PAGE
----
Harry Isabel, a 90-year-old World War II veteran from Boynton Beach, is a hero in his own right.
His efforts rescuing injured troops on the Pacific island of Saipan in the Army earned him the Bronze Star. He still hears the “click, click, click” of the Japanese soldiers’ machine guns that wounded U.S. troops he tried to help.
“One of them died in my hands,” Isabel said.
But Isabel finds as much, if not more, joy encouraging his younger brethren as he does in his own recognition. It’s among the many appeals of watching The Honda Classic from the Patriots Outpost each year.
The golf tournament at PGA National partners with United Technologies to offer free tickets for active duty military personnel, retirees, reservists and their dependents. The tickets also give them access to a pavilion where they can eat snacks and lunch overlooking the 17th hole.
Isabel sees few of his World War II peers there, but there are plenty of Vietnam-era veterans with whom he mingles, offering them the encouragement they never got when they came home.
“They demand all the respect anyone has,” Isabel said. “I really enjoy doing that, because those poor guys were under-appreciated by a lot of people. I like to talk to those guys and tell them how well I think they did.”
The outpost is accessible Thursday through Sunday of the tournament, Feb. 25 to 28, and attracts veterans from World War II to present. Organizers hope to host 15,000 veterans. Tickets are available in advance online or at the main gate during the tournament.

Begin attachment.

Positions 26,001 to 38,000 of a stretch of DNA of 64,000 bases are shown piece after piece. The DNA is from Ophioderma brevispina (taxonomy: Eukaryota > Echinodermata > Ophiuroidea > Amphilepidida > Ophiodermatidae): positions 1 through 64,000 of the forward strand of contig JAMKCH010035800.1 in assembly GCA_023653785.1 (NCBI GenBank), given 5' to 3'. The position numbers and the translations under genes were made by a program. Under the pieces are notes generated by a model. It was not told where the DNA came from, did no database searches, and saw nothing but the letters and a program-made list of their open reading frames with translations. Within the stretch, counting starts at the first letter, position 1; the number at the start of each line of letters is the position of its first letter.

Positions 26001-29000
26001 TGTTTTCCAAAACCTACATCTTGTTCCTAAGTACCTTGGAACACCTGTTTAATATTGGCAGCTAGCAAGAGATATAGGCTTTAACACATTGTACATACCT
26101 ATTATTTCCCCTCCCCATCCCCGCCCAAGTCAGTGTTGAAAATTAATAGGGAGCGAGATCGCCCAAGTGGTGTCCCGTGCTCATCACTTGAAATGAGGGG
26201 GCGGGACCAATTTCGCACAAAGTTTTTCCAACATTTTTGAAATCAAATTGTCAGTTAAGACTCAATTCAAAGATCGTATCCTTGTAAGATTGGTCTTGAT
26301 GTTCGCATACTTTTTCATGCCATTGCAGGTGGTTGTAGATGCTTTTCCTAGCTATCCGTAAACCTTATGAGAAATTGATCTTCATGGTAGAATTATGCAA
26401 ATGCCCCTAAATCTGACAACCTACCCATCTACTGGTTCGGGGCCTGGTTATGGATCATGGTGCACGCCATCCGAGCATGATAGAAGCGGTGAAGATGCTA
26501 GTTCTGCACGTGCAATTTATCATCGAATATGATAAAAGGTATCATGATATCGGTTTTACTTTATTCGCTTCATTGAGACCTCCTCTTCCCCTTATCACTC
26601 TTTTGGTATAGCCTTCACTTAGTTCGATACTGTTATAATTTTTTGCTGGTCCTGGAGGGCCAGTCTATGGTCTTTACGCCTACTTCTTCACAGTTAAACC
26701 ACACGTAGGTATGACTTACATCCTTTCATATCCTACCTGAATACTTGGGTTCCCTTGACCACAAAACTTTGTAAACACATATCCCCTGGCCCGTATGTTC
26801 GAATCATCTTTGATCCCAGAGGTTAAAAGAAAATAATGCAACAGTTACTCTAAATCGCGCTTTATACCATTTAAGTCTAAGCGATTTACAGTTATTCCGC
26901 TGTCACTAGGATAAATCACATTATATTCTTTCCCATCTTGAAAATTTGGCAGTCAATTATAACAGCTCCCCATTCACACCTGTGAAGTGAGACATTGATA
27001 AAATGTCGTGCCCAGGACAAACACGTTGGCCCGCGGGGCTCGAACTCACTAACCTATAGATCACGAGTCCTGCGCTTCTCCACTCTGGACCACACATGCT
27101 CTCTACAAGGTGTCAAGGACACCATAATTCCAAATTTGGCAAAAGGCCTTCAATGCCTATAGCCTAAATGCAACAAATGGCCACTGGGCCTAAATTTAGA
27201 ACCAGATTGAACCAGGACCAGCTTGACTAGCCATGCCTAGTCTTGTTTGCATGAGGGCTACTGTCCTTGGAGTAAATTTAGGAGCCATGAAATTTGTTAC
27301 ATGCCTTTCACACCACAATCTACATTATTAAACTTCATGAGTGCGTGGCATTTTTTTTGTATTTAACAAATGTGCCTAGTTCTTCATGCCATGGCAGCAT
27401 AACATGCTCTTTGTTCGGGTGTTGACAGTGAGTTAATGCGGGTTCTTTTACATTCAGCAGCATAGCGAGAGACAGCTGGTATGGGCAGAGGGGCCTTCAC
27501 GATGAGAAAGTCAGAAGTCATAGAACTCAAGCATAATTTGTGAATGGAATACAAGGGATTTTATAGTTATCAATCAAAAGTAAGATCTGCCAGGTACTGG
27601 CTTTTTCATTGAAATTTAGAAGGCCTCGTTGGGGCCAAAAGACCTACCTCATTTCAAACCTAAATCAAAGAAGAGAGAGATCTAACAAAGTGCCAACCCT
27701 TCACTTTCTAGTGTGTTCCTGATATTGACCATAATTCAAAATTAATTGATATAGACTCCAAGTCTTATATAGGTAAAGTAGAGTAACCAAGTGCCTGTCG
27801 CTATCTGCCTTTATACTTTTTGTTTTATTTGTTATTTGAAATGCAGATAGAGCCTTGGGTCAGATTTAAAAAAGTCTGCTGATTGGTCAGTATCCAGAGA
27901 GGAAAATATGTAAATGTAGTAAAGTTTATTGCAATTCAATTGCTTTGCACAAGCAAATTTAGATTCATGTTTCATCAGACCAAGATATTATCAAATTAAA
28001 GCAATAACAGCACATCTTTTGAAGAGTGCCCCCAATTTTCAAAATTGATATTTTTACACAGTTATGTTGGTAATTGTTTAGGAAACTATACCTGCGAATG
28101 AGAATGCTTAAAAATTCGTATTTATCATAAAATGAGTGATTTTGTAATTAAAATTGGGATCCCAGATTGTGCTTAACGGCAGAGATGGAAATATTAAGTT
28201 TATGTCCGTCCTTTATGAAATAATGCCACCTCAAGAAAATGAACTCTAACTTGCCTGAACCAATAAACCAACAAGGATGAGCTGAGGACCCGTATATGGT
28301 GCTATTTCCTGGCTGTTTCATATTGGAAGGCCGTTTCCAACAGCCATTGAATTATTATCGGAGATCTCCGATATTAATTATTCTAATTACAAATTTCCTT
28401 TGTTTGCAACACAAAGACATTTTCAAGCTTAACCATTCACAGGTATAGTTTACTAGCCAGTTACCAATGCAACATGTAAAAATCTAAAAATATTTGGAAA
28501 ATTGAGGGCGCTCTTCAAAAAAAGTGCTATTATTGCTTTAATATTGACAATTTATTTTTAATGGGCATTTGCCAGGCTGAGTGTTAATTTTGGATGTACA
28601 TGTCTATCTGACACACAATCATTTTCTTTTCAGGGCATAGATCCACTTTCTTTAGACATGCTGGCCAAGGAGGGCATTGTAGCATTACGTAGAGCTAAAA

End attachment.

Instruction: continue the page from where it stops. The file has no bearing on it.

Tom Oettinger, a suburban Lake Worth resident who retired from the Army after 22 years, recruited his neighbor to check out the Patriots Outpost with him a few years ago. The experience transformed how Jack Kelleher is spending his retirement.
Kelleher said for 42 years after his military career ended, he brushed off the American Legion and Veterans of Foreign Wars. He decided to get involved after that day at the outpost.
Now, he’s the commander of VFW Post 5335 in Boynton Beach.
“I wasted 42 years of not being involved. I would encourage anyone that’s been in the service that they should stay involved,” he said. “You’re missing that camaraderie and support of someone that’s been where you’ve been.”
Oettinger, Kelleher’s neighbor, had a 22-year career in the Army after graduating from the U.S. Military Academy. He’s drawn back to the outpost by being surrounded by people with a common past.
Plus, it’s in a great environment close to the green where the golfers walk, he said.
It’s “tremendous” to see corporations recognizing those who served, especially people who may not have gotten that recognition in the past, Oettinger said.
“I’m always overwhelmed by emotion when I see what they do and how our service is appreciated,” he said.
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To verify your military service and claim your tickes for The Honda Classic, go to https://birdiesforthebrave2.sheerid.com/hondaclassic-2016.